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View Diary: What An Atheist Reveres (61 comments)

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  •  Sentience rare? (5+ / 0-)
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    WarrenS, Munchkn, GreenPA, rb608, Troubadour

    We have dolphins self-aware enough to seek out a diver for assistance with a hook and line caught in it's fin. We have evidence of other species of humans (now extinct) that were self-aware enough to have burial rituals for the deceased. We're only beginning to realize just how common planets are in other solar systems, including those in the "Goldilocks zone".

    The only thing rare about sentience is our understanding of it.

    •  orrg1 is probably referring to the recent (3+ / 0-)
      Recommended by:
      Pandoras Box, SilentBrook, Troubadour

      discoveries of exoplanets. It is growing more and more likely that planets that are compatible with complex life needed for sentience are a good deal rarer than we supposed before there were data to work with. The discovery of hot Jupiters and the chaotic planetary systems took everyone by surprise, and lowers the number of Earth-like planets in the galaxy - by how much, we are still uncovering.



      Is it true? Is it kind? Is it necessary? . . . and respect the dignity of every human being.

      by Wee Mama on Thu Jan 24, 2013 at 06:49:53 AM PST

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      •  There are still a number of Earth-like planets... (3+ / 0-)
        Recommended by:
        UnaSpenser, rb608, Troubadour

        ...discovered. In fact, some are statistically more habitable than earth, at least in their projected ability to maintain vegetation. (Though the discovered candidates so far are somewhat larger than earth with more gravity: you wouldn't want to walk around on one).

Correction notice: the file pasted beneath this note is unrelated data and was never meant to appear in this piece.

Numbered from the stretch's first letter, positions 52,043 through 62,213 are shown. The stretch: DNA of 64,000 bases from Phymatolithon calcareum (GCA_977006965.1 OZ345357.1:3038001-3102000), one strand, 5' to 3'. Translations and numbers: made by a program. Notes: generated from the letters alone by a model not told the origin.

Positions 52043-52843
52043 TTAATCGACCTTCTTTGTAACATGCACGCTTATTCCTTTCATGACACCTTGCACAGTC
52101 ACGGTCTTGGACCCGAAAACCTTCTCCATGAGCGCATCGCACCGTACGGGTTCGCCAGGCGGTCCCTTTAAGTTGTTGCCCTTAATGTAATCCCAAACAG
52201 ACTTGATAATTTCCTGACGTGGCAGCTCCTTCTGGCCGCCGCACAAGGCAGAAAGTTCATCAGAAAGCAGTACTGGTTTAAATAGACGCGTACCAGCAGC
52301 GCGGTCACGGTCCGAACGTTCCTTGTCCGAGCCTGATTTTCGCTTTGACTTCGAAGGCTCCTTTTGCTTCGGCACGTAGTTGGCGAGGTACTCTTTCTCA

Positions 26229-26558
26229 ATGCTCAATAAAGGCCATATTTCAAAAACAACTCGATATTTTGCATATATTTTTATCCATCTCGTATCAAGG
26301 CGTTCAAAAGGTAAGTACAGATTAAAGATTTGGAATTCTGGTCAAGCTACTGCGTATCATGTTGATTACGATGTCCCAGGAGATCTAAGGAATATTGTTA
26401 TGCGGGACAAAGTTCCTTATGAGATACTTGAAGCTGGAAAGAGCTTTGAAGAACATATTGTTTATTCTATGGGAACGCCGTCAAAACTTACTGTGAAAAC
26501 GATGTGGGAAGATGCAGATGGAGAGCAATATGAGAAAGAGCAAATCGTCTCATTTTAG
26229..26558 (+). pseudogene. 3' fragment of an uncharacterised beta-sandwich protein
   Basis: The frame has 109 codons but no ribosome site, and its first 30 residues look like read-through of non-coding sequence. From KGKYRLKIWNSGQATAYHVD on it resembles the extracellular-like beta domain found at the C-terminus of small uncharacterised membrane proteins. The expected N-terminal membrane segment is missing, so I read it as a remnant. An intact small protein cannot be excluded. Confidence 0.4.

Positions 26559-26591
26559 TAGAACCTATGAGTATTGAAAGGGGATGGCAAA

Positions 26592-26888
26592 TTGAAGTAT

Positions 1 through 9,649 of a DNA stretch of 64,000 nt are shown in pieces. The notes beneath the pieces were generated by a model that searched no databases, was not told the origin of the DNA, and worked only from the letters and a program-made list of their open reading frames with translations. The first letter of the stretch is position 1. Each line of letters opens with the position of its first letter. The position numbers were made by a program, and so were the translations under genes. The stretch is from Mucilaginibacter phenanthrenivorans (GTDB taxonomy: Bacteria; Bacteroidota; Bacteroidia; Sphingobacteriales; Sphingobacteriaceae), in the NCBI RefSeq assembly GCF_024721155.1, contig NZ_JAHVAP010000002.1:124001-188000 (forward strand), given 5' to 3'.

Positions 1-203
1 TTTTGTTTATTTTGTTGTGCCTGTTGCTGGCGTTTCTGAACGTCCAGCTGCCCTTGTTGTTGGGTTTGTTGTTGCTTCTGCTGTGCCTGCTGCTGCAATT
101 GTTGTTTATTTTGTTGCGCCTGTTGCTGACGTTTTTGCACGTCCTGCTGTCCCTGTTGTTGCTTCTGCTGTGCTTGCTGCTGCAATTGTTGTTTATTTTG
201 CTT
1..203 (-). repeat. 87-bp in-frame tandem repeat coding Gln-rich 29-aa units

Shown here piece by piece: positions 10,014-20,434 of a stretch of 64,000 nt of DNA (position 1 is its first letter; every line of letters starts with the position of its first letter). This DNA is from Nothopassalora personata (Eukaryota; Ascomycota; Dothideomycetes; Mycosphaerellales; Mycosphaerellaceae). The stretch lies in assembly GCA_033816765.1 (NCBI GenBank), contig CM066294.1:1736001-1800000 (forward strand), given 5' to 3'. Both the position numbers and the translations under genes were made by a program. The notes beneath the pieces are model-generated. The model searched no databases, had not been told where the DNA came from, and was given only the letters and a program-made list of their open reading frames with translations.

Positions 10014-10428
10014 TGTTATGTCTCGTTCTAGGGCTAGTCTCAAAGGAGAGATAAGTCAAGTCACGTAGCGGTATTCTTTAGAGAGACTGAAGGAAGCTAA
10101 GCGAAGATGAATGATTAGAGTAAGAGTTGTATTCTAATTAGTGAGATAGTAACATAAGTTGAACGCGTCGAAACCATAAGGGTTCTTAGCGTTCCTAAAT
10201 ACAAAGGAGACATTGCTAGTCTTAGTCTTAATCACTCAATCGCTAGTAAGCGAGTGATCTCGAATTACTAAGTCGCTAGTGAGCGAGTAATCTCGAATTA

(-5.50,-6.67): Left Libertarian
        Leadership doesn't mean taking a straw poll and then just throwing up your hands. -Jyrinx

        by Sparhawk on Thu Jan 24, 2013 at 09:04:25 AM PST

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        •  given that we don't come close to knowing (1+ / 0-)
          Recommended by:
          Troubadour

          the vastness that is the universe, nor can we even estimate how many planets are out there, nor can we likely imagine what all the possibilities are for the expressions of life,

          I am always amazed that people think it is logical to reach the conclusion that we some kind of rare, miraculous thing in existence.

          I love life, but I can't, based on a lack of evidence, which we are so unlikely to ever have a grasp on, claim that our life form is miraculous. Fascinating, yes. Miraculous? No.

          •  There are very strong chemical reasons to think (1+ / 0-)
            Recommended by:
            Troubadour

            that any life form anywhere will use liquid water. If you are interested in the biochemistry I can expand on that, but it is a very strong, if not quite universal, consensus among scientists interested in exobiology.



            Is it true? Is it kind? Is it necessary? . . . and respect the dignity of every human being.

            by Wee Mama on Thu Jan 24, 2013 at 09:35:44 AM PST

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            •  yes, I know. but, this is based on our limited (1+ / 0-)
              Recommended by:
              Troubadour

              perspective of the universe.